40. It’s horrible that no matter what, ignorance in the time of rage and confusion is always prevalent. Even those Americans of Middle-Eastern descent that were born, raised and believed in this country were discriminated against or looked upon with suspicion, as some today still suffer the stigma of what happened then. Personally, i have not heard many stories like this, and even as a minority in America, i can empathize with what people like you have gone through, but i cannot fully comprehend what it would be like. No one on the outside can or ever will, for that matter. Thankfully you’ve liberated yourself from religion, but the ignorance from the outside that don’t know or don’t give a fuck is still prevalent. We have our work cut out for us enlightening both the uneducated and the religious zealots.

    All in all i am glad you were able to walk away from this a stronger person [and hopefully a better person]. Keep up the great work. BigFuckingHug!!

    Priest

    September 11, 2008 at 8:14 pm

  41. Great post, KG, I was touched.

    I’ve been listening to NPR all day and was sick about all the 9/11 stuff going on. Actually I was sick at the way that it is being used to further political gain and to keep the “us versus them” mentality alive (like in, “don’t forget what THEY did to us”).

    Mauro

    September 11, 2008 at 8:16 pm

  42. Thanks Leandro. I’ve been sticking pretty closely to the Quran, but I’ll try to branch out now and then. I had no idea people would be interested in my lameass life.

    Madmonq, I emailed you already, but thanks for linking. I’m not a fan of posts that commemorate days like this either because it always comes off as a little disingenuous. I couldn’t sleep last night so I sat down and banged it out. Maybe it doesn’t come off as insincere because I didn’t plan on posting anything. It just came together on its own. Anyway, thanks for the feedback.

    Gizmo, we’re working on it =) Thanks for reading and I hope you’ll come back for more!

    Tabooze, that was a really lovely story. Kudos to you for teaching your daughter to question everything. I think if my parents had taught me that rather than unquestioning obedience, we wouldn’t have fought so much while I was growing up. Teehee!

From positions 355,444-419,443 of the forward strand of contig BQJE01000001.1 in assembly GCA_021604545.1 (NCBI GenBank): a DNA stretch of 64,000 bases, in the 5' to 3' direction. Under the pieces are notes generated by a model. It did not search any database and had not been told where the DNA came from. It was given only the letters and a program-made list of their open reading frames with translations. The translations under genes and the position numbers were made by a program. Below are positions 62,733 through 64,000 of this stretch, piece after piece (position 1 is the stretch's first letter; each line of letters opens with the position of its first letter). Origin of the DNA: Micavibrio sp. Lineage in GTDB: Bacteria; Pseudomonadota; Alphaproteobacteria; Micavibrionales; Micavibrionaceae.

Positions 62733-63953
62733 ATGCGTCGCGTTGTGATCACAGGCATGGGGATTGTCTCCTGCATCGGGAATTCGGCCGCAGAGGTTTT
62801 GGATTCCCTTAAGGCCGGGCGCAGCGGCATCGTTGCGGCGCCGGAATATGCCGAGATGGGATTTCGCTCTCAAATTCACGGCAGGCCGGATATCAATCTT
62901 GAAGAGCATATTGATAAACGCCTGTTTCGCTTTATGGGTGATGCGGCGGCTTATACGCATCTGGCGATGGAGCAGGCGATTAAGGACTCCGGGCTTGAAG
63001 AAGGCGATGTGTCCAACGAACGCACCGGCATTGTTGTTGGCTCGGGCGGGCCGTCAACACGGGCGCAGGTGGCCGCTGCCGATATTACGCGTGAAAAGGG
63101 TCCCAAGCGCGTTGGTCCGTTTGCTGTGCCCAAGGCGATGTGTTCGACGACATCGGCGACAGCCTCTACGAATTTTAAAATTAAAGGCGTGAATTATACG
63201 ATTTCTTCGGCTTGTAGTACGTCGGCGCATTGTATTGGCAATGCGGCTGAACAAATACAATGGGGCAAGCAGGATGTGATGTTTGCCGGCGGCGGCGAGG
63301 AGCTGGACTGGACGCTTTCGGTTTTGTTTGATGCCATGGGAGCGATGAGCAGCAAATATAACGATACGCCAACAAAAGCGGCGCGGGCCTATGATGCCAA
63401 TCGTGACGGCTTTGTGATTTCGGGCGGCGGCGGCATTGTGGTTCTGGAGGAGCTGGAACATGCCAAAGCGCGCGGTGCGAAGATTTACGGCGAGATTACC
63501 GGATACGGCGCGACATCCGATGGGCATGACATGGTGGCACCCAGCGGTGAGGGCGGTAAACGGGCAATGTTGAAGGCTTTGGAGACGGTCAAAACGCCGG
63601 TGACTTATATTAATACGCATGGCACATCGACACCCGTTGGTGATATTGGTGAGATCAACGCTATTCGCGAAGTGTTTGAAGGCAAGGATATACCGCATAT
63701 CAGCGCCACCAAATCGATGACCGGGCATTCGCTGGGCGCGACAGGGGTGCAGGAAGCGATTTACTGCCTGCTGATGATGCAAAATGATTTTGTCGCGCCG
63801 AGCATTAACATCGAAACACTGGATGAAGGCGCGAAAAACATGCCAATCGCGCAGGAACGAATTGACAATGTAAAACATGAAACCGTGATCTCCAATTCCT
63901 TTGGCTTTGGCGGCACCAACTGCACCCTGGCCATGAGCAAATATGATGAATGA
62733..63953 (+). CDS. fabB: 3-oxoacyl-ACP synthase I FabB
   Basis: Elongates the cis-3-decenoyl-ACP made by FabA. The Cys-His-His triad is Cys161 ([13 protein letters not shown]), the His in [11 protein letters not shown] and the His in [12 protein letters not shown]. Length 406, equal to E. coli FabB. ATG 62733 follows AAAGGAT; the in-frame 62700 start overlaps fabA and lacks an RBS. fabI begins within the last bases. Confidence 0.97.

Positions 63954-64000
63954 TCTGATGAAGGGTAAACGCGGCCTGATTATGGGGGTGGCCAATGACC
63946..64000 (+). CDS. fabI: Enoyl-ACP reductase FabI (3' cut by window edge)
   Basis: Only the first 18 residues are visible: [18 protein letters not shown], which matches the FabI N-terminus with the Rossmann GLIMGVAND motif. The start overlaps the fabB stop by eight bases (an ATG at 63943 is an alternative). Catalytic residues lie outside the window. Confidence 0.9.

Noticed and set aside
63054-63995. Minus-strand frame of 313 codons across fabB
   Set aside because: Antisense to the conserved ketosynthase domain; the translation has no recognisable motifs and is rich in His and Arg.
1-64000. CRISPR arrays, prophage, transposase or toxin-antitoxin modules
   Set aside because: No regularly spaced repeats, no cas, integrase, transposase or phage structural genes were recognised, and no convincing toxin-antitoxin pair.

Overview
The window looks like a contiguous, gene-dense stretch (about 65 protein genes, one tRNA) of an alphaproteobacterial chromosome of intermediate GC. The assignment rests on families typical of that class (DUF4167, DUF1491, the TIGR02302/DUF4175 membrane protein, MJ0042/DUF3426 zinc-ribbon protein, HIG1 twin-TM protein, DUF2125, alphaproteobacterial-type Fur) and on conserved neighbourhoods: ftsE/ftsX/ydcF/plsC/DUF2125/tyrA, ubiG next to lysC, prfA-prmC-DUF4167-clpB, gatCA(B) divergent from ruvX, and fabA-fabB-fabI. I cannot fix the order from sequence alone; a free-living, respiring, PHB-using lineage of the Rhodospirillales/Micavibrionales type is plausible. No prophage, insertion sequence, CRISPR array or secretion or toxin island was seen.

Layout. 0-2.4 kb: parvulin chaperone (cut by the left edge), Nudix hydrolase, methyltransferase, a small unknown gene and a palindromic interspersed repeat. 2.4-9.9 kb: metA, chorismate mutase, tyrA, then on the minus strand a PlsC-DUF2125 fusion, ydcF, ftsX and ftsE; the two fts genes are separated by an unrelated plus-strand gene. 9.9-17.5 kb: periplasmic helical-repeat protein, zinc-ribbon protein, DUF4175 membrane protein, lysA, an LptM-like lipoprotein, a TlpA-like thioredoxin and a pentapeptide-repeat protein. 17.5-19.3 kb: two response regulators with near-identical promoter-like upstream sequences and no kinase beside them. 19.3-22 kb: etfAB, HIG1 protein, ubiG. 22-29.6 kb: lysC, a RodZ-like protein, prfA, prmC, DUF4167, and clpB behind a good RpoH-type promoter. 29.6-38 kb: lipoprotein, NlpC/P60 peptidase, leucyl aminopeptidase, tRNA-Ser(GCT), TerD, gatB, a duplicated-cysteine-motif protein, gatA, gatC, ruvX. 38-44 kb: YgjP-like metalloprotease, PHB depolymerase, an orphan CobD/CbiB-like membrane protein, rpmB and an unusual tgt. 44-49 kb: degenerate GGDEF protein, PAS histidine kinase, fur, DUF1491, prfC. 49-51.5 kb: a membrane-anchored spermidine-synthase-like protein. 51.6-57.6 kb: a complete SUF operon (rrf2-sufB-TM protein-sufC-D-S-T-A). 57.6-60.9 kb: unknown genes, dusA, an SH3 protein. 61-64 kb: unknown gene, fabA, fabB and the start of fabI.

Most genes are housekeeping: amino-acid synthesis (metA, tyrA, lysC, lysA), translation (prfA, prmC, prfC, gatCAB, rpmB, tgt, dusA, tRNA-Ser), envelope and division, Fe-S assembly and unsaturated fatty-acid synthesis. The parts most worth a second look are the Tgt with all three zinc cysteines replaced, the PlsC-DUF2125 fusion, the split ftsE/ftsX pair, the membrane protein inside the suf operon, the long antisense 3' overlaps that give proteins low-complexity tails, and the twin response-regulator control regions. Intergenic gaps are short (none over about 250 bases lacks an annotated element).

Ned, another ex-Muslim, huh? High five. I totally know what you mean about two sides to the way people treated you. On the one hand I had the name-calling and tire-slashing kind of experiences, and on the other, I had some very genuine, kind and warm experiences with people. I’ll never forget the jerks, but I always remember the nice people.

    kafirgirl

    September 11, 2008 at 8:17 pm

  43. Priest, I have no doubt in my mind that I walked away a stronger person. I learned so much about myself in the months that followed 9/11. I changed and grew as a person, and I learned to stick up for myself. Something good came out of all the bad. What more could I have asked for?

    Mauro, yeah, I stayed away from the news today. No TV, no radio, no websites. A woman at work wore — I shit you not — an American flag sweater vest today. I had to bite my tongue every time I saw her.

    kafirgirl

    September 11, 2008 at 8:22 pm

  44. Hi, I’m a new reader to your blog.

    I’m sorry for what happened to you on that day. And I respect you for your decisions to leave Islam. It’s your choice.

    What I really don’t understand or rather know is if you really think that the rest of the Muslims lack “logic, reason & reality.”

    Not trying to hate, just trying to understand.

    Safia

    September 11, 2008 at 9:39 pm

  45. KG, I thought this was an exceptionally well-written post. The first paragraph was incredibly poignant and horrific to imagine. Well done.

    Helper

    September 11, 2008 at 9:41 pm

  46. Hi Safia, yep. I would go so far as to say religion and logic / reason / reality are on opposite ends of the spectrum.

    Helper, thank you. I’m glad you, erm, enjoyed(?) it. For such an incredibly personal and painful memory, it was surprisingly easy to write.

    kafirgirl

    September 11, 2008 at 9:44 pm

  47. […] I didn’t know what I was going to post for 9/11 anaversery. But noe I think kafirgirl has the right […]